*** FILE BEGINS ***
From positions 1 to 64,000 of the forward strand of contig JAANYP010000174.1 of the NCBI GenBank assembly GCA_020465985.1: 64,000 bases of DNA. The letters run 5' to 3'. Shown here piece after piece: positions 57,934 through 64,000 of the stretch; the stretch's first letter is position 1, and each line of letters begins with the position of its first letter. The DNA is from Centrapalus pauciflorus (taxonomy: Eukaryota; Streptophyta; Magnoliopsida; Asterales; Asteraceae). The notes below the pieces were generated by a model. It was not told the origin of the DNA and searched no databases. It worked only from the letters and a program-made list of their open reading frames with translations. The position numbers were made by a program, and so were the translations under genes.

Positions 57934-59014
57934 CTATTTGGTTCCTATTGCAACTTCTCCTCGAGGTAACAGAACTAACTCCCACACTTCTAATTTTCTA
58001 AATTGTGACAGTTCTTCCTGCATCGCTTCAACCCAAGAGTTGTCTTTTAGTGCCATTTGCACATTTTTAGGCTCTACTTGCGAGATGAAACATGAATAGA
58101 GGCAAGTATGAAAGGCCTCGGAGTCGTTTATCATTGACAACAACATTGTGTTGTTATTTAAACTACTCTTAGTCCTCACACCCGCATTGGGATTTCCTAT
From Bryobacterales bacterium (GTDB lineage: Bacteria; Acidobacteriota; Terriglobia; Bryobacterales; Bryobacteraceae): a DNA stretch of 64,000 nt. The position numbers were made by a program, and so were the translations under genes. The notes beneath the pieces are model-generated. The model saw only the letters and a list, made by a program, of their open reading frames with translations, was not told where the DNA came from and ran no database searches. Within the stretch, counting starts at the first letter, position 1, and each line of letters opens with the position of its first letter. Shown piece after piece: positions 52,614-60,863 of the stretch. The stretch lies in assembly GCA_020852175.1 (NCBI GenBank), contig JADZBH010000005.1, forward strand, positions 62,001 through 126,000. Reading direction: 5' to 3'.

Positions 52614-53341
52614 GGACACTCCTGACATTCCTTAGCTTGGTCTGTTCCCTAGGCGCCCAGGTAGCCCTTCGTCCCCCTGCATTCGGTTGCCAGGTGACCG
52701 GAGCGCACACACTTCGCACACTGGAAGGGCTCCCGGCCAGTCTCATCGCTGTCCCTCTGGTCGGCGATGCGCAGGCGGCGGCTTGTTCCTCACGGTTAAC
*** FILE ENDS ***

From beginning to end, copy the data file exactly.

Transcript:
From positions 1 to 64,000 of the forward strand of contig JAANYP010000174.1 of the NCBI GenBank assembly GCA_020465985.1: 64,000 bases of DNA. The letters run 5' to 3'. Shown here piece after piece: positions 57,934 through 64,000 of the stretch; the stretch's first letter is position 1, and each line of letters begins with the position of its first letter. The DNA is from Centrapalus pauciflorus (taxonomy: Eukaryota; Streptophyta; Magnoliopsida; Asterales; Asteraceae). The notes below the pieces were generated by a model. It was not told the origin of the DNA and searched no databases. It worked only from the letters and a program-made list of their open reading frames with translations. The position numbers were made by a program, and so were the translations under genes.

Positions 57934-59014
57934 CTATTTGGTTCCTATTGCAACTTCTCCTCGAGGTAACAGAACTAACTCCCACACTTCTAATTTTCTA
58001 AATTGTGACAGTTCTTCCTGCATCGCTTCAACCCAAGAGTTGTCTTTTAGTGCCATTTGCACATTTTTAGGCTCTACTTGCGAGATGAAACATGAATAGA
58101 GGCAAGTATGAAAGGCCTCGGAGTCGTTTATCATTGACAACAACATTGTGTTGTTATTTAAACTACTCTTAGTCCTCACACCCGCATTGGGATTTCCTAT
From Bryobacterales bacterium (GTDB lineage: Bacteria; Acidobacteriota; Terriglobia; Bryobacterales; Bryobacteraceae): a DNA stretch of 64,000 nt. The position numbers were made by a program, and so were the translations under genes. The notes beneath the pieces are model-generated. The model saw only the letters and a list, made by a program, of their open reading frames with translations, was not told where the DNA came from and ran no database searches. Within the stretch, counting starts at the first letter, position 1, and each line of letters opens with the position of its first letter. Shown piece after piece: positions 52,614-60,863 of the stretch. The stretch lies in assembly GCA_020852175.1 (NCBI GenBank), contig JADZBH010000005.1, forward strand, positions 62,001 through 126,000. Reading direction: 5' to 3'.

Positions 52614-53341
52614 GGACACTCCTGACATTCCTTAGCTTGGTCTGTTCCCTAGGCGCCCAGGTAGCCCTTCGTCCCCCTGCATTCGGTTGCCAGGTGACCG
52701 GAGCGCACACACTTCGCACACTGGAAGGGCTCCCGGCCAGTCTCATCGCTGTCCCTCTGGTCGGCGATGCGCAGGCGGCGGCTTGTTCCTCACGGTTAAC